Before this week’s blood-curdling threats issued against me by the Justice for Hlophe Alliance force me into the obscurity of a witness-protection programme, I thought that, like the nation, now in thrall to the Confederations Cup, I’d switch attention from politics to soccer.
But I’ve discovered that there is more than a stitch or two that threads together two of our nation’s, and the world’s, favourite pastimes.
And I’ve also learnt another of the perils confronting the apprentice weekly columnist: the tyranny of the deadline. This prevents me from knowing whether yesterday’s clash between Bafana Bafana and Spain reclaimed our national honour or not.
But last Sunday’s opening between our boys and Iraq resulted in what that country’s latter-day conqueror, George W Bush, would have called an “underwhelming” performance.
We stuttered to a goalless draw, and our team ignored the advice of the Sunday Times’s soccer maven, Carlos Amato, who had warned them that nothing short of “Zen concentration” would achieve a win.
Presumably, the reason for South Africa not attaining the single-minded concentration demanded by 12th-century Japanese Buddhists was that their attention was elsewhere.
It brought to mind a withering put-down I once heard of the talented, but underperforming Pakistani cricket team: “They are more preoccupied with issues in the change room than with the state of play on the field.”
One of the change room issues apparently occupying the minds of our players was a demand for R34-million from Safa, should they win the eight-team tournament. This led sports writer Mninawa Ntloko to harrumph in Business Day that “Bafana’s shameless greed and blatant opportunism” could prove to be “the team’s undoing.”
Whether their backdown from this “ransom attempt”, or opening-night nerves, or some other malady explained our disappointing loss of mojo is not known.
But, whatever perils await the Iraqi team back home, the advantage of post-Saddam Iraq is that their soccer team does not have to reckon with Saddam Hussein’s psychopathic elder son, Uday.
Apparently, a performance not to his liking could result in torture sessions, which included “ritual head-shavings”, “punching and slapping”, “sessions of kicking a concrete ball”, and “fitness work-outs that lasted 12 hours”.
But the international spotlight now shining on South Africa for the Confederations Cup has encouraged other sectors to ventilate their demands, and use the tournament as leverage to enforce them.
This week, the beleaguered and leaderless SABC was threatened by its unions with a blackout of Confed match coverage unless pay demands in excess of 12% were met.
Quite how the national broadcaster — R800-million in the red and seeking a taxpayer-funded bailout of R2-billion — intends to even pay its proffered 8.5% increase is an accounting mystery, a little like the creative book-keeping of our newly enthroned Ponzi king, Barry Tannenbaum.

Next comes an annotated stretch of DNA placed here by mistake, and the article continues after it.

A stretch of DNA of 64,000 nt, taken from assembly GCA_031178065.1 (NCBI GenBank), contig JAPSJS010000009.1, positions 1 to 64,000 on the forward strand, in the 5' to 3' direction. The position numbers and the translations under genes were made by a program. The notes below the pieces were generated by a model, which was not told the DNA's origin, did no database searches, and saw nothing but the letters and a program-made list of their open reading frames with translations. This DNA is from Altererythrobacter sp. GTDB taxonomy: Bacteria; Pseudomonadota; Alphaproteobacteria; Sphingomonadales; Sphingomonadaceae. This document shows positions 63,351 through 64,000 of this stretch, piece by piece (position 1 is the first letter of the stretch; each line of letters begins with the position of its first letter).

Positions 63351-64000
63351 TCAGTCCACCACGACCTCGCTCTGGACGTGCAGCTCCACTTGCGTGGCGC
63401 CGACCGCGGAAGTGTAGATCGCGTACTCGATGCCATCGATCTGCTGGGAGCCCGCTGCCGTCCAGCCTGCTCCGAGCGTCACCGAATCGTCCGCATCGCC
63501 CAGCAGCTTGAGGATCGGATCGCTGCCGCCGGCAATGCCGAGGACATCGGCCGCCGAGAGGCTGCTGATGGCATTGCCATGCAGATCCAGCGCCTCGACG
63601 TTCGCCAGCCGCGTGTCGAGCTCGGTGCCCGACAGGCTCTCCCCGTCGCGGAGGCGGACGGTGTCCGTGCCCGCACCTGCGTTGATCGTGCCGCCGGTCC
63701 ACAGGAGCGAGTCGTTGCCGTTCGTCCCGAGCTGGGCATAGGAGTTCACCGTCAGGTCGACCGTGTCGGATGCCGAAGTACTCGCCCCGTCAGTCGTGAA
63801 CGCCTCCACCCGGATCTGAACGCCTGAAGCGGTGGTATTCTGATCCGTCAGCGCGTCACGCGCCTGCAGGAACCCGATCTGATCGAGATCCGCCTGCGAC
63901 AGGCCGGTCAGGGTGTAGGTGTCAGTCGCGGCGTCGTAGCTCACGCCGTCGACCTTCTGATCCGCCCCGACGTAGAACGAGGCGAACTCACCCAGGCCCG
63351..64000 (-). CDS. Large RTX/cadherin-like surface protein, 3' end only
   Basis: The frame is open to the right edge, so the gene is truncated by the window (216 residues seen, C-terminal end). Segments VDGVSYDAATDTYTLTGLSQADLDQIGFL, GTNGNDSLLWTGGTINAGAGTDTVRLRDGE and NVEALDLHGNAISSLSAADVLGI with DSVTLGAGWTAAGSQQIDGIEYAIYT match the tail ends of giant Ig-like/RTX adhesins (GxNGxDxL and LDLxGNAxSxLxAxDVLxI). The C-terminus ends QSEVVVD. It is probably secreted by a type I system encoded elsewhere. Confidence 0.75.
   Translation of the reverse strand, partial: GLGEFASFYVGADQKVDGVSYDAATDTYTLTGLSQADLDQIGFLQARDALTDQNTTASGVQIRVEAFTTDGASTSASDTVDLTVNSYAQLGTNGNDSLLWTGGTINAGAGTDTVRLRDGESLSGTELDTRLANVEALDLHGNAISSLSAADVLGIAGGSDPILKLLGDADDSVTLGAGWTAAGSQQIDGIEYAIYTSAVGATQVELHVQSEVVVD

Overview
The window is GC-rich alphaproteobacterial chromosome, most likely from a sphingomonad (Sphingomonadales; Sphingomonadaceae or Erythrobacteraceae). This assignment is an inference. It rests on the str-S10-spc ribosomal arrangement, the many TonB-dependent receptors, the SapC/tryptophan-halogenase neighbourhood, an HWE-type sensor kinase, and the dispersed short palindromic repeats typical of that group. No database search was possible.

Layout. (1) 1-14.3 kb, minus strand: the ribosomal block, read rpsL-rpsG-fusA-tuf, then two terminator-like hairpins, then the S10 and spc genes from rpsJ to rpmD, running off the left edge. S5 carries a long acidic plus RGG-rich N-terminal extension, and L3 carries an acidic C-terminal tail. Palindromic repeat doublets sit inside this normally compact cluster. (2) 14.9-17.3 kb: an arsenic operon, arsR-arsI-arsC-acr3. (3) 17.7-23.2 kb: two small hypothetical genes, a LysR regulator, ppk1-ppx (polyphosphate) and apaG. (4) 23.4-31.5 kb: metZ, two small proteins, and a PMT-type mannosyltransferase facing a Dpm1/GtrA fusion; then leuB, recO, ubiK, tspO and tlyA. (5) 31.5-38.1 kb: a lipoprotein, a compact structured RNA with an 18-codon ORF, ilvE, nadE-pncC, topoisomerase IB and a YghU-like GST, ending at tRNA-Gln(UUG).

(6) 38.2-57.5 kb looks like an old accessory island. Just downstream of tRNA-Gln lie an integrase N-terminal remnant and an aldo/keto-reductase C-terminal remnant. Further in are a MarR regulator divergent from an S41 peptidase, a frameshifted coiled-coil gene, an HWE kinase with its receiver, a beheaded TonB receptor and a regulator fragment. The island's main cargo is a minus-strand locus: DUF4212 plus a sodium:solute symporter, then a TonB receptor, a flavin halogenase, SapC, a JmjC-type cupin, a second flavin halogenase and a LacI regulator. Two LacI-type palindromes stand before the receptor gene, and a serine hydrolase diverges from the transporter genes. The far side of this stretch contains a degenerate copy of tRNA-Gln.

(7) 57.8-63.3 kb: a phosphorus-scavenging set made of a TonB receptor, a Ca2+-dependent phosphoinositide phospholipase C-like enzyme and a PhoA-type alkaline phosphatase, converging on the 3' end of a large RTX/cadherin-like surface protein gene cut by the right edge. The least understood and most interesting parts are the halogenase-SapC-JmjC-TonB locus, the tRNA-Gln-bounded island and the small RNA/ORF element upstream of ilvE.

A union official put the blackmail in straightforward terms: “No agreement, no Confederations Cup. .. a complete blackout.”
Doubtless, the cash will be stumped up, and the tournament will be televised.
Another no-show at the tournament was the much-anticipated Rea Vaya, the first phase of the bus rapid transport system.
The plug was pulled due to an election promise of President Jacob Zuma. Undoubtedly, its on-time introduction during the cup would have unleashed taxi mayhem on the streets.
Whatever the merits of the so-called Bafana “mercenaries” and other bandwagon climbers, the world of soccer is actually dominated by stupendous amounts of money. Three days before the Confed kickoff, Real Madrid set a world record when it paid £80-million for Manchester United’s Portuguese winger, Cristiano Ronaldo — making Bafana’s pay claim look like peanuts.
And this signing came just days after the club had paid £58-million to acquire Kaka, now on display here for Brazil, from AC Milan.
Those two transfers approximate half of the R4-billion national sports budget of South Africa.
Interestingly, Real Madrid was described by soccer writer Simon Kuper as “a populist democracy”. Its recently returned president, Florentino Perez, was elected by the club’s 70000 members.
The club, rather like a country, has no shareholders, only members. As Kuper explained, “he bought Ronaldo to please them”.
As I was totting up the revenue figures of Real and the other nine richest soccer clubs, all European (I arrived at the total of € 2.5 -billion), I came across a report stating that the world’s leading hunger fighter, the United Nations World Food Programme, had less than € 1.1-billion in its budget, and was obliged to slash its programmes and, among other cuts, suspend food distribution to 600000 seriously hungry people in northern Uganda.
As the old banking advert used to say, “It makes you think, doesn’t it?”
*Published Sunday Times 21 June 2009